He argues that we could use the $1500-$1800 cost of Ozempic each month per person (more on the cost below) we could overhaul our agricultural system to a regenerative model, and simultaneously instill wellness habits in children and our society as a whole. He then turns to a critique of the GLP-1 agonists themselves, citing severe side effects, muscle wasting, lifetime prescriptions, and cost. 

My Take: I completely agree with Calley’s attack on ultra-processed foods, big pharma, and big “farma” (big agriculture). I think we can all agree that something is affecting obesity rates, and it is most likely our food and the toxins we are exposed to every single day. I agree with him here completely. I also think that the exorbitant cost of the brand name options is predatory (more on this below). Where he loses me (and also Dr. Tyna and Dr. Hyman) is when he disparages the GLP-1 agonists themselves. I prescribe them at my office, and there is a place for them in healthcare, including within a functional medicine approach. Keep reading to learn more. 

The Proponent of GLP-1 Agonists: Dr. Tyna Moore also agrees that big food, big pharma, and corporate interest in our healthcare system is a larger problem in this country. However, she believes that criticizing these peptides is a mistake, as they are proving to be incredibly helpful for not only weight loss but multiple other medical issues. She breaks down the extensive medical research that has been done on GLP-1 agonist peptides and describes the long list of benefits, including (but not limited to) its regenerative, healing, and anti-inflammatory properties.

She agrees with Calley’s criticism of brand name peptides, attributing the side effects some people experience to high-dosing rather than the peptides themselves. She emphasizes that these issues often stem from high dosages and advocates for a ‘low and slow’ approach to achieve the best outcomes. She also clarifies to Calley that GLP-1s like Ozempic are peptides, not traditional medications, highlighting the difference between pharmacological and physiological treatments. Moreover, she prefers prescribing compounded peptides over name brands. These alternatives are not only more cost-effective but also offer adjustable dosages. She notes that the only aspect of Ozempic that is trademarked is its pre-dosed injectable pen, which administers a high dose that can lead to unpleasant side effects.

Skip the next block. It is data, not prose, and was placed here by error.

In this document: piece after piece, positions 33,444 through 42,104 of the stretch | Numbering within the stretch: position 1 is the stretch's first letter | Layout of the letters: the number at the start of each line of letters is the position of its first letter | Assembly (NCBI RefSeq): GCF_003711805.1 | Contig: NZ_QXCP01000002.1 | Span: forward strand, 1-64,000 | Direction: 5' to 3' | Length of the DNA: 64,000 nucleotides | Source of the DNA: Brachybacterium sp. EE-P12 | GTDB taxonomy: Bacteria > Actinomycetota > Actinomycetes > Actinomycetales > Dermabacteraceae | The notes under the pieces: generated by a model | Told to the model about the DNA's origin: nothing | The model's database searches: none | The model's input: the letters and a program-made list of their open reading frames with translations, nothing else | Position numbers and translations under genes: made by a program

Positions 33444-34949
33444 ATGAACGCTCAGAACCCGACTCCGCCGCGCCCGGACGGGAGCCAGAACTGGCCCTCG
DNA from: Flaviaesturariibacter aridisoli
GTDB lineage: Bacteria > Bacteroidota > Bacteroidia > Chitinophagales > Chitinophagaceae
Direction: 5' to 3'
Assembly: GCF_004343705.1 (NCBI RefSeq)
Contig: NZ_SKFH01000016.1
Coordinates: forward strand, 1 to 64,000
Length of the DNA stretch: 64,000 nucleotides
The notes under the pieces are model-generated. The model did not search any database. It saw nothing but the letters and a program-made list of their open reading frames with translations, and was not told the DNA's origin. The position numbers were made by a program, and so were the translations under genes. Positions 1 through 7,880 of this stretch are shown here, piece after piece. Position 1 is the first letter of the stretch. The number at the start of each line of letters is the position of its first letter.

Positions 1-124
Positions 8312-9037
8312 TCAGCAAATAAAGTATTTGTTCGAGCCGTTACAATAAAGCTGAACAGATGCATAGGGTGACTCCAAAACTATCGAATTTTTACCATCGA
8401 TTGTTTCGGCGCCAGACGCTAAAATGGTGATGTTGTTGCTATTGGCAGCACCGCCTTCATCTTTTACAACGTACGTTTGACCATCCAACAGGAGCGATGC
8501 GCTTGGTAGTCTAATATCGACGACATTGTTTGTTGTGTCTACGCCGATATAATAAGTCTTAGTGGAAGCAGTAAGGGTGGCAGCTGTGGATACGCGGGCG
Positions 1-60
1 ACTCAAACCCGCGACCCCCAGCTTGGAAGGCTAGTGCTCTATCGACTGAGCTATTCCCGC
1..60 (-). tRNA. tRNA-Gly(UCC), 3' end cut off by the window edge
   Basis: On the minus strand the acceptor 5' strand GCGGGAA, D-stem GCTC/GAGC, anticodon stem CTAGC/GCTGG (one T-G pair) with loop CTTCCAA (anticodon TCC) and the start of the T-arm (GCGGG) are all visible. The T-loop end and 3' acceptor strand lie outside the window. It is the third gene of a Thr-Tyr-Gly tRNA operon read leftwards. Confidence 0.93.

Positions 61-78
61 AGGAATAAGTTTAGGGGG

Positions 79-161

My Take: I highly agree with Dr. Tyna’s approach to GLP-1 peptides. I use these peptides as just one tool in a comprehensive approach to metabolic dysfunction, weight loss, and a variety of other issues. Low dosing is key and is many times just the thing that helps some (not all) patients get over the hump towards a healthier lifestyle. And, the benefits outside and above weight loss are becoming too great to ignore. 

Do I Prescribe Weight Loss Peptides?

Yes, I do prescribe GLP-1 agonists like Ozempic in my practice. I do so for several reasons, chiefly because I’ve witnessed their remarkable benefits for certain patients firsthand. As a functional medicine professional committed to the holistic health of my patients, I’m always on the lookout for the most effective treatments for my toolbox to manage and reverse metabolic disorders—a major health concern affecting many people today. But, that is not all that these peptides do. As you will see below, GLP-1 agonists can help with gut microbiome diversity, neuroinflammation, cardiological benefits, and more.

Does this mean that all patients looking to lose weight should take a weight-loss peptide?

No, not all patients looking to lose weight need to take weight-loss peptides. There are many other ways to optimize your metabolism with a comprehensive, functional approach. Reducing inflammation, identifying food allergies, opening up detox pathways, bioidentical hormone replacement, treating the gut, and more can all help your body maintain a healthy weight. 

Weight loss is generally one of the first benefits my patients see when they start implementing the tools I give them during a consultation. It’s the patients who have the weight to lose, have tried everything and nothing works who generally benefit most from GLP-1 agonists. 

What are the Differences between the Brand Name and Compounded Versions?

Close up of an Ozempic pen.

The differences between brand name and compounded versions of GLP-1 agonists are primarily found in their manufacturing, regulatory approval, and customization options. Brand name GLP-1 agonists, such as Ozempic, Wegovy, and Mounjaro, are produced by pharmaceutical companies and have undergone extensive clinical trials to ensure their safety, efficacy, and quality. They are approved by regulatory agencies like the FDA, which also monitors their production processes and ensures they meet strict standards. 

Compounded GLP-1 agonists (tirzapetide and semaglutide), on the other hand, are mixed on-demand by compounding pharmacies according to a physician’s prescription. This allows for a degree of customization in dosage and formulation to better meet the specific needs of individual patients, such as adjusting the medication to avoid certain fillers or allergens that may be present in the brand name options. However, because compounded medications are not subject to the same rigorous FDA approval process as brand name drugs, their consistency, potency, and purity can vary. This is why, at my practice, we use FDA